by John on April 26, 2017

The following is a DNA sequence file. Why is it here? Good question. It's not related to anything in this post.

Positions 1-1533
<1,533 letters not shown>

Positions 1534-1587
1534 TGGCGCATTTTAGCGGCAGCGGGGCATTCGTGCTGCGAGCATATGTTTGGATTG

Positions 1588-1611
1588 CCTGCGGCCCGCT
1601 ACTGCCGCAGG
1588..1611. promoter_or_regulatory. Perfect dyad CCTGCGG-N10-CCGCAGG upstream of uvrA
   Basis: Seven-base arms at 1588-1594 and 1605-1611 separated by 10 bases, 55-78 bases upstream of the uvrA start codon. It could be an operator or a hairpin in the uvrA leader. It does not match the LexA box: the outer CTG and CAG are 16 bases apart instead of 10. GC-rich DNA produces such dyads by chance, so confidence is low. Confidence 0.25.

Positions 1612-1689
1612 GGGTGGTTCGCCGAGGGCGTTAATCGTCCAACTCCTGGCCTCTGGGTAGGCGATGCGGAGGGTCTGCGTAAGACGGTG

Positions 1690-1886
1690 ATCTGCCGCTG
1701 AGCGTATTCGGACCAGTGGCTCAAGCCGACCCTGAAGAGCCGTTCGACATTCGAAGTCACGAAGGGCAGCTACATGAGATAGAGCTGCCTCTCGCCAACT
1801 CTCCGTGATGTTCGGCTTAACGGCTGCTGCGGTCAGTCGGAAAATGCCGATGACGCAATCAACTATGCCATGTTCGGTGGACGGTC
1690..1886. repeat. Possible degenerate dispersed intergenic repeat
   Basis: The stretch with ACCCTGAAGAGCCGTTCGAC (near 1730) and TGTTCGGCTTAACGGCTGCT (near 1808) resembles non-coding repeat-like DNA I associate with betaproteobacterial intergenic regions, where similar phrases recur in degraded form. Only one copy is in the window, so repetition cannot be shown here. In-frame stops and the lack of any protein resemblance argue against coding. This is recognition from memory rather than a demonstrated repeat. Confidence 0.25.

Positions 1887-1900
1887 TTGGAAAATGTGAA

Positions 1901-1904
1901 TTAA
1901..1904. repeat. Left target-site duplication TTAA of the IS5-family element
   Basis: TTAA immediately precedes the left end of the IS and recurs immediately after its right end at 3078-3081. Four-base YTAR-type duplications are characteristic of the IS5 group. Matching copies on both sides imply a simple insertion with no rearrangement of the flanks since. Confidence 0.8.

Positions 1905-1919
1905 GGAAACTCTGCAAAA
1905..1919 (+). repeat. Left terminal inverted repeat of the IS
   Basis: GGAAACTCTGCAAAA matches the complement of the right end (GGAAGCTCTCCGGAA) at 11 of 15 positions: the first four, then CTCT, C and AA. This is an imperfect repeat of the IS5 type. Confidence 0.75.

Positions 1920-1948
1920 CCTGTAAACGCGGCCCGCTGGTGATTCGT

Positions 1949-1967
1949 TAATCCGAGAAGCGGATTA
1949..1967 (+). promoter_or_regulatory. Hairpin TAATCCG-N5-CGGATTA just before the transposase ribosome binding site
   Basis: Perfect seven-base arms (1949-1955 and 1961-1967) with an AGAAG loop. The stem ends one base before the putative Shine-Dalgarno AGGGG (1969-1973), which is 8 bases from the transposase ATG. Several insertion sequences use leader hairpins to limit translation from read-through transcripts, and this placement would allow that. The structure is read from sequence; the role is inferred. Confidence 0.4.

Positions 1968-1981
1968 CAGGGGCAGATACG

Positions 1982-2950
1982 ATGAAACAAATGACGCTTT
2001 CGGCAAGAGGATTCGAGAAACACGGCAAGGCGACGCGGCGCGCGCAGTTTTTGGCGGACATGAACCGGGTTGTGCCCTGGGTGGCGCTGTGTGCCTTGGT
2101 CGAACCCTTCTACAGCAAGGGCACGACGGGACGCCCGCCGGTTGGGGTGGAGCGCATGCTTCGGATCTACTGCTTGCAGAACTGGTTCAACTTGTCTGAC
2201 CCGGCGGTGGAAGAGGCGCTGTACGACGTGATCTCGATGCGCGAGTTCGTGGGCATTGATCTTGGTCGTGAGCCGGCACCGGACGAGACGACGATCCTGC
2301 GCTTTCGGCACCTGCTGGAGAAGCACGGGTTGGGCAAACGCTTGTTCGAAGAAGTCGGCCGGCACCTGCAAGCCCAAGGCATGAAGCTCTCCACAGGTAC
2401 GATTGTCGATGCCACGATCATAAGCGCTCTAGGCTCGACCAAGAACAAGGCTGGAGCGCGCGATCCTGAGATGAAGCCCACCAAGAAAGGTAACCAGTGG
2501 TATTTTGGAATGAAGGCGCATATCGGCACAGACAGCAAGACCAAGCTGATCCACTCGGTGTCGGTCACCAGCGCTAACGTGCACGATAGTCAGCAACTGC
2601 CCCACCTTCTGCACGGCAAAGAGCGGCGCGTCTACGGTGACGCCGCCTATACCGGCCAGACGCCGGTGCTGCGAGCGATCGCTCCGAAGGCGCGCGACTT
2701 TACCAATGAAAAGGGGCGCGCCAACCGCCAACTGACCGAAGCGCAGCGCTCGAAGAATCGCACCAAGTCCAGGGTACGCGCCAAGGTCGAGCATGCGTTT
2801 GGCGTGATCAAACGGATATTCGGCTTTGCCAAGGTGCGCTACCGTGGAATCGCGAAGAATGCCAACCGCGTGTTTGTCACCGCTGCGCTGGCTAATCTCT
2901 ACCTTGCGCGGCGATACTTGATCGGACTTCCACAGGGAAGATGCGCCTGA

Second seed Ivo Karlovic beat Damir Dzumhur of Bosnia and Herzegovina 6-1, 3-6, 6-4 in the second round of the Hungarian Open in Budapest earlier today. The big serving Karlovic, who had lost six of his previous seven matches this year, received an opening round bye. Karlovic improved to 6-7 in 2017 and 2-0 against Dzumhur lifetime. Doctor Ivo served eight aces and had numerous service winners on the red clay of the National Training Center, while being broken just once. Dzumhur, ranked No. 90 in the world, played sluggishly in dropping the opening set, but rallied and gave Karlovic a battle right up until the end. The 24-year-old Bosnian’s biggest claim to fame in his tennis career so far came earlier in the year when he upset world No. 3 Stan Wawrinka in the first round at Dubai. Karlovic parlayed service breaks in the fourth and sixth games of the first set to capture the opener in just 21 minutes. The 6-foot-11 Croatian, having yielded no more than two points in any service game up until the eighth game of the second set, finally cracked then. Karlovic fell behind 0-40 and was broken when Dzumhur cashed his first and only break-point opportunity. A quick hold at love and the Bosnian evened the match at a set apiece. Both players held without any trouble until the 10th game of the final set. Dzumhur, serving to stay in the match at 4-5, fell behind 15-40 and succumbed when Karlovic’s half-volley clipped the net and fell out of reach of the Bosnian’s racket. It was over in one hour and 25 minutes. Karlovic won 75 percent of his first service points and 59 percent of his second. Dzumhur, who served one ace, won 66 percent of his first serves and saved two of five break points. Karlovic will play Aljaz Bedene of Great Britain in the quarterfinals on Friday.